• @Dana Ullman
          Yes, ignorance is certainly not bliss. For starters, you are by definition ignorant about what this homeopath told this friend of ours. You are also ignorant of the fact that there is no such thing as ‘homeopathic aggravation’ or ‘healing crisis’ – simply because homeopathy has no clinical effects whatsoever (again something you seem ignorant about). And of course you are ignorant about the fact that quite a few homeopaths mention ‘several weeks’ when fooling their victims marks customers in case things get worse.

          Anyway, how do you think a homeopath should deal with someone whose condition doesn’t resolve while receiving placebo sugar crumbs, or even gets worse?
          I have seen several such cases, and every single time, the homeopath would reassure their customer that there was nothing to worry about, that this was completely normal with homeopathy, and that they eventually should get better. They used all the usual excuses: ‘homeopathy is very mild, so it can take a while to start working’, and ‘yes, this is to be expected with this high potency’, and also ‘maybe we should take another look at your symptoms’, or simply ‘don’t give up!’.
          NEVER EVER did they admit that their sugar crumbs didn’t actually do anything, and that the customer would be better off consulting someone actually competent in medical issues (i.e. a real doctor). Because most of all, homeopaths are utterly ignorant about health and sickness, and should therefore stay away from people with health problems.

      • Very sad and shocking to know this.

    • It is quite simple:

      1. they must never admit the they mess up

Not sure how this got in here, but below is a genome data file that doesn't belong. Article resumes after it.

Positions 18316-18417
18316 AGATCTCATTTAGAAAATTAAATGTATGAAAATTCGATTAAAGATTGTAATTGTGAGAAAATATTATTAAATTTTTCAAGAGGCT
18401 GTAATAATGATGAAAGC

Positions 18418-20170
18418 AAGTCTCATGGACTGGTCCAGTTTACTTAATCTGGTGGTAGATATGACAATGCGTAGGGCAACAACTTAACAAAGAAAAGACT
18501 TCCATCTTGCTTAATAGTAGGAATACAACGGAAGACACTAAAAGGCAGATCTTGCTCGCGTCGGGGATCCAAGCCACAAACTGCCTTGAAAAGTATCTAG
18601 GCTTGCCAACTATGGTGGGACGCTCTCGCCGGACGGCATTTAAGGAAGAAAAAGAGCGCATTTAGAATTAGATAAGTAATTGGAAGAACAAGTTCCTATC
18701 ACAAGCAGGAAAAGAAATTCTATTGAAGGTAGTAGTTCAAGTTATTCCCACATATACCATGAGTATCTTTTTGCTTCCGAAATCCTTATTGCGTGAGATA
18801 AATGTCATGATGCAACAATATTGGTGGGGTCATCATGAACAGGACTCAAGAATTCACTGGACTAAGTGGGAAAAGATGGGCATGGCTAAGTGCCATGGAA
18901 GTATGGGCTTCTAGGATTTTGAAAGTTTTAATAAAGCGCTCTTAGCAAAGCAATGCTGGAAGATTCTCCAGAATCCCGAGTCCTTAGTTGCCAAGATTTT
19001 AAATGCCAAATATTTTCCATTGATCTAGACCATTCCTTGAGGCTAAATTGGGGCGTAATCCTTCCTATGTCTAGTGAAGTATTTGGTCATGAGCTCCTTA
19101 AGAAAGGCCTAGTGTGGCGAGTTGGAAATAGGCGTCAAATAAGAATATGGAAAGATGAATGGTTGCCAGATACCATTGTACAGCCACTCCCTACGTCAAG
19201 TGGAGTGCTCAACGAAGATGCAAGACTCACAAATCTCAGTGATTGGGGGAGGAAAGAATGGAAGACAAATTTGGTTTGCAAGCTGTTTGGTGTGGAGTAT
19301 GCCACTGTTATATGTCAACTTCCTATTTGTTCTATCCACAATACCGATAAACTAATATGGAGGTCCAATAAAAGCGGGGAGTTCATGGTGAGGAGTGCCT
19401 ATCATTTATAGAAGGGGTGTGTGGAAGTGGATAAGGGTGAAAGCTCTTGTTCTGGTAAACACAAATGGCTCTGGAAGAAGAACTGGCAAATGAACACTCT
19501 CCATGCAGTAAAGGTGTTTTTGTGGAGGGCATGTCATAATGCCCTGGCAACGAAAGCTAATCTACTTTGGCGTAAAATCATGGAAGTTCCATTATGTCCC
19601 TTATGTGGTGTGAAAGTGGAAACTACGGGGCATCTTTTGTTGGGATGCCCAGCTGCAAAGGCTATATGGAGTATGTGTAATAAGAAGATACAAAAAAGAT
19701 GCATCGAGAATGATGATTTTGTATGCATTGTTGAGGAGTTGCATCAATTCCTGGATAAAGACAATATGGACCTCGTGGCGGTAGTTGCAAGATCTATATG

2. so they must have an explanation

      3. when the patient’s condition gets worse

      a) the patient did not do enough
      b) the worsening is a sign that the “therapy” works at the right place

      So, neither the therapy cause for the worsening nor is the therapist in any way responsible for anything bad.

      This pattern is ubiquitous.

  • Please provide evidence Edzard that practitioners are actually making statements to patients such as ‘WITHOUT MY TREATMENT YOU WOULD BE DEAD BY NOW’ and ‘I TOLD YOU, MY THERAPY WOULD CURE YOU.’
    I suppose you just like to excite us and entertain us with some hyperbole.


    noun: hyperbole; plural noun: hyperboles
    exaggerated statements or claims not meant to be taken literally.

  • Nice one Edzard , ha ha ha.

    However, Caracature= exaggeration and that is what you claim homeopaths do.
    So I suppose you using caricature in a similar way against homeopaths is a kind of homeopathic response.
    Great to see the Law of Smiles in action on this blog

    • Caracature?????

      How do you spell “illiterate?”

      The word is CARICATURE!

      If you don’t no how to spell, at leest pay attenshun to your spell check.

  • Thank you for your original response.